How to Fix a Delay in a USB Microphone
By James T Wood
The delay in a computer microphone, known as "latency" among the audiophile set, is usually not a big deal when video calling Grandma in Duluth. But when it comes time to record a podcast or sync up musical tracks, the latency can become more than just an annoyance -- it can ruin your hard work.
Causes of Latency
Microphones connected to a computer via a USB port have to first convert the audio information into digital code that the computer then re-converts into audio through the sound card and then speakers. The time it takes for that conversion to take place shows up as a slight delay. The more software that gets between the microphone and the eventual output, the greater the delay is likely to be. Computers can have enhancements to the audio -- like reverb, or equalization -- there can also be programs that monitor the audio for voice recognition purposes. If you're recording multiple channels of audio through one USB 1.1 input you may experience latency due to the bandwidth limitations of the older USB specification, a 2.0 or 3.0 USB port allows for the higher bandwidth necessary for recording multiple tracks at the same time.
The first place to check for any software delays is in the operating system. The audio properties for recording devices allow you to see what settings are in place for the mic. Disabling enhancements can help reduce delay. There may also be an option to listen to a microphone so you can hear, through headphones, what sound the microphone is picking up. However, this also causes a slight delay in the audio. Make sure that any such listening option is disabled.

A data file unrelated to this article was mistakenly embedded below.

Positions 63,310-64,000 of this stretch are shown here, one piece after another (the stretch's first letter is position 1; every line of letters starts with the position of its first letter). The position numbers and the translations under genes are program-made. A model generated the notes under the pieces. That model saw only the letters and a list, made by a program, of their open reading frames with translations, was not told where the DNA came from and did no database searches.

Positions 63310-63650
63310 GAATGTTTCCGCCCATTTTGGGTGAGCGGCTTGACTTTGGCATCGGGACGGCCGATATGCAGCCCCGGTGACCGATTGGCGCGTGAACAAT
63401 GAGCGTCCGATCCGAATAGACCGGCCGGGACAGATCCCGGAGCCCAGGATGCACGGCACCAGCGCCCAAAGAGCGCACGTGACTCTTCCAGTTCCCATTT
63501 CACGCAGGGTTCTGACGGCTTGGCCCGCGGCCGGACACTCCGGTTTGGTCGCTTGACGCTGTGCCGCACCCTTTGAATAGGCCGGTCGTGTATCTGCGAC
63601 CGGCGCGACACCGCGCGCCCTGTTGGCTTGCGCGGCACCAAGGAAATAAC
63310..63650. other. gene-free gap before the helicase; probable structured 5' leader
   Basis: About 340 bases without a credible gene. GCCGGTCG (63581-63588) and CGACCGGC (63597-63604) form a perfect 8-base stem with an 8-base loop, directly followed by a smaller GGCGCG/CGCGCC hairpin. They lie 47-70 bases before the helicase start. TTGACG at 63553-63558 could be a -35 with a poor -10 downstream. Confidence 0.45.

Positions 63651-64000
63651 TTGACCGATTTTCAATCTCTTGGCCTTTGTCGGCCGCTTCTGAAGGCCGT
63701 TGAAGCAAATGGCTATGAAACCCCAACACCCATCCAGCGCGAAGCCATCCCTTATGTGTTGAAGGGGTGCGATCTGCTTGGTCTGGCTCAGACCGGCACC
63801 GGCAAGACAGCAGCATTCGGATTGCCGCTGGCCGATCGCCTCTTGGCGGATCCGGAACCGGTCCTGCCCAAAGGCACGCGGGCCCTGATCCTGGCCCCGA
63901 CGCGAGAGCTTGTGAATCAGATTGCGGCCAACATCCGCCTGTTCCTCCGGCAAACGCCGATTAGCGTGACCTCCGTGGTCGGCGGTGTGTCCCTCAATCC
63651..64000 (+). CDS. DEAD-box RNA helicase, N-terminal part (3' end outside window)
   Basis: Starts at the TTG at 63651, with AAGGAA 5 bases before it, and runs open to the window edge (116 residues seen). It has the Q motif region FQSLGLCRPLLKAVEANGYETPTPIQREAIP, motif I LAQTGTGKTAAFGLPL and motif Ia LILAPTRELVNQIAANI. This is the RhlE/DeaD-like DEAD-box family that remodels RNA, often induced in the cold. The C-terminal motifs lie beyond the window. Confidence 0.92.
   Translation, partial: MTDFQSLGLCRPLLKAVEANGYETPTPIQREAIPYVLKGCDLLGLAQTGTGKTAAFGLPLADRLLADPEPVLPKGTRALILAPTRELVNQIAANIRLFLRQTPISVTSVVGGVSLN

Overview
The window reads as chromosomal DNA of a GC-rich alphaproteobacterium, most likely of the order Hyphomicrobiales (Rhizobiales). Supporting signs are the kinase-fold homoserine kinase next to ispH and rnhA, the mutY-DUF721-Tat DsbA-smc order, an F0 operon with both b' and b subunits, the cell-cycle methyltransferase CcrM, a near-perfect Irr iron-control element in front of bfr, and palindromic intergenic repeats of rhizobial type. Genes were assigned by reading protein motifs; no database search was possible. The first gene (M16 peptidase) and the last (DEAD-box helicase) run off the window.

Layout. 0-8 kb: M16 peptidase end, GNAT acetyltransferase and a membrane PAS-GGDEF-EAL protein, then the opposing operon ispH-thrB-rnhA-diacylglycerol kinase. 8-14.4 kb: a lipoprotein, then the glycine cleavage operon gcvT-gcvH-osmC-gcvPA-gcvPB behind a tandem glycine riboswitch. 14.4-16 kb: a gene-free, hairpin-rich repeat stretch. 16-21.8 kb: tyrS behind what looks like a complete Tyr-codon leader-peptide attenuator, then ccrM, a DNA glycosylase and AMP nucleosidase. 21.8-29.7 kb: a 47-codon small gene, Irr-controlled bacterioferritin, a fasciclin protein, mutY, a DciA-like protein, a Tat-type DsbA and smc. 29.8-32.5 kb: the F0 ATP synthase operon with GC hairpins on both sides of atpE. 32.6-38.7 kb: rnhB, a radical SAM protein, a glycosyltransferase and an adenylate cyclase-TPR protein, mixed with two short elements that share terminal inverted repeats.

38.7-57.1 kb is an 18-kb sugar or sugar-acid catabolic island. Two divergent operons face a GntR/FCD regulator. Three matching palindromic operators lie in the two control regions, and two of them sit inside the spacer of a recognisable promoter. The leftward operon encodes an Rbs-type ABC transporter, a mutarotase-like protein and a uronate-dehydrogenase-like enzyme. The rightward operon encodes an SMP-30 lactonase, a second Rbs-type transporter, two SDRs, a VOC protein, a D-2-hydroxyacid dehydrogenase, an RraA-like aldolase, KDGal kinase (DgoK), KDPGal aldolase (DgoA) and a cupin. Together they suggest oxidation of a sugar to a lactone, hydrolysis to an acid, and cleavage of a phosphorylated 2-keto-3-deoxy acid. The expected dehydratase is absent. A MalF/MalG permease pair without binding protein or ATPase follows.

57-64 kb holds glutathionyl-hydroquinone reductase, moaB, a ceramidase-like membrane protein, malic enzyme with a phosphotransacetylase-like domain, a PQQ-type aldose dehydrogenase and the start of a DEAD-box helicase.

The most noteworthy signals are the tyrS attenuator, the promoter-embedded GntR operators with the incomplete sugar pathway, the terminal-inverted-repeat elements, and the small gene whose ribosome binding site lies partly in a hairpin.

Higher-end USB microphones may have proprietary drivers created by the manufacturer to interface with the computer. Operating systems have built-in, generic microphone drivers that will suffice for most USB mics but may not have the fine-tuning capabilities possible with a driver written specifically for that microphone. Check with the manufacturer to see if there are hardware drivers you can download to work with your microphone.
If you can't solve the problem on the hardware side, you can likely fix it using recording software that adjusts for latency. You can test the length of your latency with a simple recording and then go back into the recording settings to adjust the latency to compensate. So, if you find you have a 500ms latency with your USB microphone after testing you can tweak the software to recognize that and sync up the audio to the correct time. Ultimately, though, if you can't get the delay out of your USB microphone it might be time to upgrade to a higher-end mic that connects directly to your computer or to an external mixer so you don't rely on your computer to process all the audio itself.
James T Wood is a teacher, blogger and author. Since 2009 he has published two books and numerous articles, both online and in print. His work experience has spanned the computer world, from sales and support to training and repair. He is also an accomplished public speaker and PowerPoint presenter.